Larry Bird Is Right to Step Away

Larry Bird Is Right to Step Away

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When Larry Bird announced his departure from his role as the president of the Indiana Pacers on Friday, the decision was met with little surprise. After being involved with the organization for 20 years, including a stint as head coach and two stints as president, Bird had finally maxed out in his attempt to bring an NBA championship to his home state of Indiana.

Bird and Pacers general manager Kevin Pritchard went all in this past offseason, trading for point guard Jeff Teague and small forward Thaddeus Young and signing center Al Jefferson to team up with budding superstar Paul George. The Pacers appeared to have the makeup of a team that could challenge the Cleveland Cavaliers’ dominance in the East, but nothing came to fruition quite like it was supposed to. George, who was already a certified star but not yet a top-tier superstar, didn’t quite take it to the next level, and his teammates didn’t help matters.

With Teague having a bit of a down year, as well as shooting guard Monta Ellis, and Jefferson continuing to struggle with injury issues, the Pacers finished a very disappointing 42-40 and, as the seventh seed in the East, were swept by the Cavs in the first round of the playoffs. The latter portion of the season was plagued by distractions, with the ill-fated decision to bring back Lance Stephenson creating numerous and sundry headaches for the Pacers and Paul George’s playoff remarks denigrating his teammates causing the end of Indiana’s season to be somewhat nightmarish.

George seems to be a little fed up with the Pacers and is likely on his way out when he becomes a free agent in the summer of 2018. That is, if the Pacers don’t trade him before then, which they probably should. Therefore, it’s wise for Bird to walk away now. It’s just a shame for Larry’s sake that the Pacers never experienced the success in recent years that they very easily could have.

The Pacers were the only legitimate threat to the “Big Three Era” Miami Heat, consistently testing them in the playoffs. However, George’s ascension was met with a surprising downturn in the play of his veteran teammates. While Danny Granger, Roy Hibbert and David West all fell off toward the end of that era in Indiana, Bird was quick to make just enough moves to keep the Pacers relevant. From signing Ellis to drafting promising big man Myles Turner to acquiring several solid veterans, Indiana has just never seemed to jell with George leading the way. Not exactly selling himself as a leader during this year’s postseason, George may not be the guy whom Indiana needs to build around, but, considering that Bird took a chance on the quiet star from Fresno State when he drafted him, it wouldn’t be right for him to make the decision to move on from him.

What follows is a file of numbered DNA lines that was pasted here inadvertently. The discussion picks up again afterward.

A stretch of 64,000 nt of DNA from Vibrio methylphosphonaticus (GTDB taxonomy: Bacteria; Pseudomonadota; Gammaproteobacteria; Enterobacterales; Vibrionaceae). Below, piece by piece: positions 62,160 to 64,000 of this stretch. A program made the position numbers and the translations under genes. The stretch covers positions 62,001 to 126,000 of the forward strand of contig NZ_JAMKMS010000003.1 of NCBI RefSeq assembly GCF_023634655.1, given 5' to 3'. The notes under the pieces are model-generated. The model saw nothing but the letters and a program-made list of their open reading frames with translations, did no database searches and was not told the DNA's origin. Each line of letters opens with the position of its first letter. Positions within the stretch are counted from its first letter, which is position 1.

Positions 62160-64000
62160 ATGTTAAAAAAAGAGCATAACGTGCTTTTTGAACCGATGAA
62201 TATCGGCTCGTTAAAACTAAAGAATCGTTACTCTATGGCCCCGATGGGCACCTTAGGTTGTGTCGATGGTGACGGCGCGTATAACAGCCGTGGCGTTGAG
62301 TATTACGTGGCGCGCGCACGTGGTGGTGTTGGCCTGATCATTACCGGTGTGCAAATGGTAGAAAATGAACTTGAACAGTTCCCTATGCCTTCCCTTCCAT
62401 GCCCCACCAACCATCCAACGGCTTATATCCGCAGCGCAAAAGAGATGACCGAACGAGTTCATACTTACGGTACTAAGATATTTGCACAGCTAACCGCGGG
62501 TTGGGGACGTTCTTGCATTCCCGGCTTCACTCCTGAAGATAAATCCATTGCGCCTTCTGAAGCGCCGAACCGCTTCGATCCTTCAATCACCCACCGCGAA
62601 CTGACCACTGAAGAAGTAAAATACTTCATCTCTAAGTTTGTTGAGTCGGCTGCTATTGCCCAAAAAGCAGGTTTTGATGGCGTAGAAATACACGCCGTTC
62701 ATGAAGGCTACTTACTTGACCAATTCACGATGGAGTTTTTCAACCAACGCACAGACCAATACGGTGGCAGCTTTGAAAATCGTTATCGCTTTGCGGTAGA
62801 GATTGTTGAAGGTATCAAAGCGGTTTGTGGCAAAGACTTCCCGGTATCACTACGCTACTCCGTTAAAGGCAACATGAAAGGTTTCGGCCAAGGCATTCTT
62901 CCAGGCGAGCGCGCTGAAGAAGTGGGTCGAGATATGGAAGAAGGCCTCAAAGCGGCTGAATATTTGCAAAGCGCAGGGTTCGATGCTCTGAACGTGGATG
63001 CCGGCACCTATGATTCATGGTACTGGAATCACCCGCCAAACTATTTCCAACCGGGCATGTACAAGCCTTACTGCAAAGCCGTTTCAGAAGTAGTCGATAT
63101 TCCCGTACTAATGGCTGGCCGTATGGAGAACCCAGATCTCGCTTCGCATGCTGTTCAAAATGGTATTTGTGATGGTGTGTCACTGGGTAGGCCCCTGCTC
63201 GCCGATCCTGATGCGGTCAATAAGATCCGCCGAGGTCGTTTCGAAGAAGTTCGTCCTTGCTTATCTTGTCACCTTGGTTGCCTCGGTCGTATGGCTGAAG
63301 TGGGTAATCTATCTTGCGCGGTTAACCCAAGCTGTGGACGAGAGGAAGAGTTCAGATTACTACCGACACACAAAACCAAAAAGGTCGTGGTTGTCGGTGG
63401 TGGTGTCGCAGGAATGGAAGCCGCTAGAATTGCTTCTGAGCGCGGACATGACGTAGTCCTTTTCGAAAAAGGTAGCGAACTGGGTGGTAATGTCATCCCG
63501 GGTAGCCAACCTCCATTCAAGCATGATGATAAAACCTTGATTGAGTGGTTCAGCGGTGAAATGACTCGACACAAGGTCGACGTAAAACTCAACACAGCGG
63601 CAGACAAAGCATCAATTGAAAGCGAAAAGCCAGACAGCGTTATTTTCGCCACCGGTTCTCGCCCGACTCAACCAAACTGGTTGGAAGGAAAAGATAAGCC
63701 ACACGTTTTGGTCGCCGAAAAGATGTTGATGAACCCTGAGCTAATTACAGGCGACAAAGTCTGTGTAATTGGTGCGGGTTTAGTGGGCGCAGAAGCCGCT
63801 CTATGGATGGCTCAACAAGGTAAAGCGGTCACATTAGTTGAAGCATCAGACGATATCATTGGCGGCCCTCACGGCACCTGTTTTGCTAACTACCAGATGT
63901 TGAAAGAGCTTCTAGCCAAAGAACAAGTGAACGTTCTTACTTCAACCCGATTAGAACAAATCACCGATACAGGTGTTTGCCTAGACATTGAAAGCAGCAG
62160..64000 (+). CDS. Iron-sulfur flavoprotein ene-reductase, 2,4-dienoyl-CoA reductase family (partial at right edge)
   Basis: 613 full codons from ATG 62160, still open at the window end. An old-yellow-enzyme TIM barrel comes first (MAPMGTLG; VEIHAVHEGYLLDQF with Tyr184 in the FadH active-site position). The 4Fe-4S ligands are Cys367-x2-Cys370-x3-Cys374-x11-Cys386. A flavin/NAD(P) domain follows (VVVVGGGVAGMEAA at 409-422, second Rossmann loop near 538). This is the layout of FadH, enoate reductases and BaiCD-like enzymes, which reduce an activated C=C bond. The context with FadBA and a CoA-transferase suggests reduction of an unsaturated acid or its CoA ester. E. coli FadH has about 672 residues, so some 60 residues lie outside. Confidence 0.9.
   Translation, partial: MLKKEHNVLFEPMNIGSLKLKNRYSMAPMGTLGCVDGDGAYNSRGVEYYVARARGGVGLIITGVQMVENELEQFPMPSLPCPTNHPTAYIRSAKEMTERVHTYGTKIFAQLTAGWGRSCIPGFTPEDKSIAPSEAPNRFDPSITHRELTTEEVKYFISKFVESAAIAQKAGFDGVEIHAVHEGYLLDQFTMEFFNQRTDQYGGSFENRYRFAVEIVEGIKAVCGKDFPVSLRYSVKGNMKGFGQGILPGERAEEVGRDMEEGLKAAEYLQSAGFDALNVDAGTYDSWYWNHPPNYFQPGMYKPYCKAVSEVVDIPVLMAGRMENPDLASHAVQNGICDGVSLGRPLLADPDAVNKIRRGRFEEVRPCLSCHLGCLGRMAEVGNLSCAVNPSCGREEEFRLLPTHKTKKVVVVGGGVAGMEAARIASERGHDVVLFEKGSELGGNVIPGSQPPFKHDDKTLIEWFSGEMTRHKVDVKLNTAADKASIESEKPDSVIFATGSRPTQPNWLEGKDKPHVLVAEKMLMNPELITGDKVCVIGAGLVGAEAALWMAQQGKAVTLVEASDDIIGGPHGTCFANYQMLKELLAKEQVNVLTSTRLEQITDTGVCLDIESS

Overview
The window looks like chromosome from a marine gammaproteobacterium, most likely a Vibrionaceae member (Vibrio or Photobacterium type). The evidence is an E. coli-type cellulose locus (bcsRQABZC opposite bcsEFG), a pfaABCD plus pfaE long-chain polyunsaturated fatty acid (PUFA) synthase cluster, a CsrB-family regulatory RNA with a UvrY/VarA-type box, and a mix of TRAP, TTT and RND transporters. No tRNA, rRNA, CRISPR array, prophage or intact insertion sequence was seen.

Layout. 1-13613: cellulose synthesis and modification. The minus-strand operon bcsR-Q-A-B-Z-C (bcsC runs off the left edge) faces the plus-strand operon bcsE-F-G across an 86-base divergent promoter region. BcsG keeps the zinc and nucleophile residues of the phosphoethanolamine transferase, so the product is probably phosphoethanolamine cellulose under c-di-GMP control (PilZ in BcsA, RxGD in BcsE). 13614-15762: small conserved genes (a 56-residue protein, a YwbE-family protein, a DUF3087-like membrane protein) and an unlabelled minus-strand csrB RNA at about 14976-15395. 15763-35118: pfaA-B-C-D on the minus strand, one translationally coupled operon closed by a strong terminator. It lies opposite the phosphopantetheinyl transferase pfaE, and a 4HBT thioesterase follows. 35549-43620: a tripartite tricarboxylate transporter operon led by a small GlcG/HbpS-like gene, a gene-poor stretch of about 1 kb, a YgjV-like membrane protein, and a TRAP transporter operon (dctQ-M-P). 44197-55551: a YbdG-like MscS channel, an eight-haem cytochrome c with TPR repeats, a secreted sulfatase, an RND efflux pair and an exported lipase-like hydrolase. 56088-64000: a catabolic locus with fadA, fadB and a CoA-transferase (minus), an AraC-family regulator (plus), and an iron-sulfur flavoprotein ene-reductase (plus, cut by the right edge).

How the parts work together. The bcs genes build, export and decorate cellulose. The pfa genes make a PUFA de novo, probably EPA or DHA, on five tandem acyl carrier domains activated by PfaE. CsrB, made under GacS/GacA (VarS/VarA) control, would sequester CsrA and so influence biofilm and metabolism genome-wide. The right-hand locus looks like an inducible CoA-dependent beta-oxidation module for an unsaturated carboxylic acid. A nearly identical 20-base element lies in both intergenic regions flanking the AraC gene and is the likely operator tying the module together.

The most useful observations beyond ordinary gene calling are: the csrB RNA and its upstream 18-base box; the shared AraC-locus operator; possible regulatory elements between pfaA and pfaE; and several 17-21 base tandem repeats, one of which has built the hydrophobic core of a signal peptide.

The Pacers need to rebuild. With proven head coach Nate McMillan just finishing up his first year with the team, it would be safe to choose to rebuild under his leadership. Ellis and Jefferson are no longer good enough to be considered mainstays in an NBA starting lineup. Teague doesn’t seem to fit particularly well in Indiana’s system. So the Pacers’ front office needs to decide if it’s worth giving this veteran lineup one more year in the hope of convincing George to stick around or if it’s more worthwhile to blow the roster up and build around Turner.

But, again, that shouldn’t be Bird’s decision to make. Bird walked away from his role as president a handful of years ago due to fatigue and health concerns but was drawn back in once the Pacers appeared to be NBA championship material. But now that their window has clearly closed for the time being, Bird is smart to step away before the situation becomes ugly. Bird has succeeded in every facet imaginable. In addition to his Hall of Fame playing career with the Boston Celtics, Bird has won Coach of the Year and Executive of the Year with the Pacers. He shouldn’t be forced to be a part of a rebuilding process after all that he’s done for the Pacers franchise. Walking away now is definitely the right call.

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